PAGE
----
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ANADOIL-40 (5-androstene-3b-17b-Diol)
5-Androstenedoil-Designed to dramatically increase levels of testosterone in the human body. The substance 5-Androstene-3b-17b-Doil is a hormone precursor that has a direct one-way conversion into testosterone in the body.

5-AD is actually the demethlated version of the schedule III ANABOLIC STEROID METHANDROIL.

Testosterone is a steroid hormone from the androgen group. In mammals, testosterone is primarily secreted in the testes of males and the ovaries of females, although small amounts are also secreted by the adrenal glands. It is the principal male sex hormone and an anabolic steroid.

In both men and women, testosterone plays a key role in health and well-being as well as in sexual functioning. Examples include enhanced libido, increased energy, increased production of red blood cells and protection against osteoporosis. On average, an adult human male body produces about forty to sixty times more testosterone than an adult female body, but females are, from a behavioral perspective (rather than from an anatomical or biological perspective), more sensitive to the hormone. However the overall ranges for male and female are very wide, such that the ranges actually overlap at the low end and high end respectively.

Virilizing and effects on humans
In general, androgens promote protein synthesis and growth of those tissues with androgen receptors. Testosterone effects can be classified as virilizing and anabolic, although the distinction is somewhat artificial, as many of the effects can be considered both.
— Anabolic effects include growth of muscle mass and strength, increased bone density and strength, and stimulation of linear growth and bone maturation.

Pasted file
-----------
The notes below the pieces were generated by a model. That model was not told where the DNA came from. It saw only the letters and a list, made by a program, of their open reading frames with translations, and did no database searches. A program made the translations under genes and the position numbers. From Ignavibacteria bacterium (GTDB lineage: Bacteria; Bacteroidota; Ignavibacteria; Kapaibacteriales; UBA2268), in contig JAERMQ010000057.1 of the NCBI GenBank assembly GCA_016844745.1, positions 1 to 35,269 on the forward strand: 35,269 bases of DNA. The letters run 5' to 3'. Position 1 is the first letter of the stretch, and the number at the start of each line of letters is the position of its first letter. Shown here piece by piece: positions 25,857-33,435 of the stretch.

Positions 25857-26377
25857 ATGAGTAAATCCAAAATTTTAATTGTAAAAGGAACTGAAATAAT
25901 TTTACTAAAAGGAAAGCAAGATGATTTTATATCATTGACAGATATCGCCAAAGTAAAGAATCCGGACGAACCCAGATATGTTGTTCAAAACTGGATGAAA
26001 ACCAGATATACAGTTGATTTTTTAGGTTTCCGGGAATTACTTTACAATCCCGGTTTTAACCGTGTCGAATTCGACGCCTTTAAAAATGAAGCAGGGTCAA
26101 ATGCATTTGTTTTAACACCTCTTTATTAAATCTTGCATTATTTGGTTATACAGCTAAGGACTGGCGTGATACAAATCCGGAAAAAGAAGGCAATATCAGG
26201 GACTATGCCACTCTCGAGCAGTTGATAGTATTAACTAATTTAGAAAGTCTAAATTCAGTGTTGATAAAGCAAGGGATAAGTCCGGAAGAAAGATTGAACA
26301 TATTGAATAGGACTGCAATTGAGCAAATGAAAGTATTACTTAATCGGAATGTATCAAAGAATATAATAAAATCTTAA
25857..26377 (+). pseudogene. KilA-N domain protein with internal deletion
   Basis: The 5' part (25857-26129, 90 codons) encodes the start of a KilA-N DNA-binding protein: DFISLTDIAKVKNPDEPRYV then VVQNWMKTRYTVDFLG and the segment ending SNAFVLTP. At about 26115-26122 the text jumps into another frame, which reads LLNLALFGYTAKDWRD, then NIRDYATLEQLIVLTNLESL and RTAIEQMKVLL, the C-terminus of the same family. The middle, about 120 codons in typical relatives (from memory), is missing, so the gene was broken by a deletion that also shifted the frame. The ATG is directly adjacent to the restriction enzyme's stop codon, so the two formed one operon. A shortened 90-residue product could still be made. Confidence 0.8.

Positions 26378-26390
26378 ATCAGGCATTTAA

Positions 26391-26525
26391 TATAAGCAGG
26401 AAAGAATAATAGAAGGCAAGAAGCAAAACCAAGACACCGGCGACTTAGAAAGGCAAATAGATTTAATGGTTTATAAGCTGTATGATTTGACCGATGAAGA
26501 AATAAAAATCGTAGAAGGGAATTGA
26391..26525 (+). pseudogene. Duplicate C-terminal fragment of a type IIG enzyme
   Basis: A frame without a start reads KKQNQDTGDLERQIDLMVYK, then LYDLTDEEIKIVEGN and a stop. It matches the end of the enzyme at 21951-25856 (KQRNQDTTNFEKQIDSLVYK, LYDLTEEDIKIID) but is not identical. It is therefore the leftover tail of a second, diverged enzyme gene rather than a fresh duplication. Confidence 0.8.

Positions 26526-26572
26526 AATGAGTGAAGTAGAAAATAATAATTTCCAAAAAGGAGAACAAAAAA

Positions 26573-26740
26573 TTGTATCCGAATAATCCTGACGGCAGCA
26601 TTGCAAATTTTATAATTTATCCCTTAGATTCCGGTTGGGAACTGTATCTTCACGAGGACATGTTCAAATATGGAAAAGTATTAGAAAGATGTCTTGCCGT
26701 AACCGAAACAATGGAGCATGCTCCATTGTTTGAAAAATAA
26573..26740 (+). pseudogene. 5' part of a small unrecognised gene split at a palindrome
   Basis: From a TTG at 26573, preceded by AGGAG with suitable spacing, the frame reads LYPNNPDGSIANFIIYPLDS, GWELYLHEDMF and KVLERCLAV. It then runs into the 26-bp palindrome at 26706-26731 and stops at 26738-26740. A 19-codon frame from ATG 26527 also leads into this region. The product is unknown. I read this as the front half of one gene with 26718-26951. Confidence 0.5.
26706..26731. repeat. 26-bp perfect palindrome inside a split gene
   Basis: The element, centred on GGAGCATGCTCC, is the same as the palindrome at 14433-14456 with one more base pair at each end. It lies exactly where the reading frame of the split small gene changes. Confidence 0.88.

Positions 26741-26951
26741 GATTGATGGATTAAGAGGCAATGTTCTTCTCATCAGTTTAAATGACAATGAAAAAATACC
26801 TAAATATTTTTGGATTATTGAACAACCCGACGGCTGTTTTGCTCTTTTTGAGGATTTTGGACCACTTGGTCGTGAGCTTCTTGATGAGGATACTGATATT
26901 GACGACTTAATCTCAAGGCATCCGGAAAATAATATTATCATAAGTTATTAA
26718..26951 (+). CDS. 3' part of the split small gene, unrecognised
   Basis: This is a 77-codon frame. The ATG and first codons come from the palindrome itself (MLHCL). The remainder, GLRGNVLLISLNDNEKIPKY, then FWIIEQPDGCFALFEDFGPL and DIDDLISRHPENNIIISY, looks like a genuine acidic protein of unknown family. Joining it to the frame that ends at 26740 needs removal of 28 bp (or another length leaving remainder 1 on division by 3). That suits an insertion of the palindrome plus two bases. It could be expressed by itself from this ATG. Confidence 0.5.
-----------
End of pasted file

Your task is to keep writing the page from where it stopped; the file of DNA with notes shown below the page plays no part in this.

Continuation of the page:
— Virilizing effects include maturation of the sex organs, particularly the penis and the formation of the scrotum in unborn children, and after birth (usually at puberty) a deepening of the voice, growth of the beard and axillary hair. Many of these fall into the category of male secondary sex characteristics.

Testosterone effects can also be classified by the age of usual occurrence. For postnatal effects in both males and females, these are mostly dependent on the levels and duration of circulating free testosterone.

Prenatal androgen effects
Most of the prenatal androgen effects occur between 7 and 12 weeks of gestation.
— Genital virilization (midline fusion, phallic urethra, scrotal thinning and rugation, phallic enlargement); although the role of testosterone is far smaller than that of Dihydrotestosterone.
— Development of prostate and seminal vesicles

Early infancy androgen effects
Early infancy androgen effects are the least understood. In the first weeks of life for male infants, testosterone levels rise. The levels remain in a pubertal range for a few months, but usually reach the barely detectable levels of childhood by 4-6 months of age. The function of this rise in humans is unknown. It has been speculated that «brain masculinization» is occurring since no significant changes have been identified in other parts of the body.

Early postnatal effects
Early postnatal effects are the first visible effects of rising androgen levels in childhood, and occur in both boys and girls in puberty.
— Adult-type body odour
— Increased oiliness of skin and hair, acne
— Pubarche (appearance of pubic hair)
— Axillary hair
— Growth spurt, accelerated bone maturation
— Develop hair on upper lip and sideburns.

Advanced postnatal effects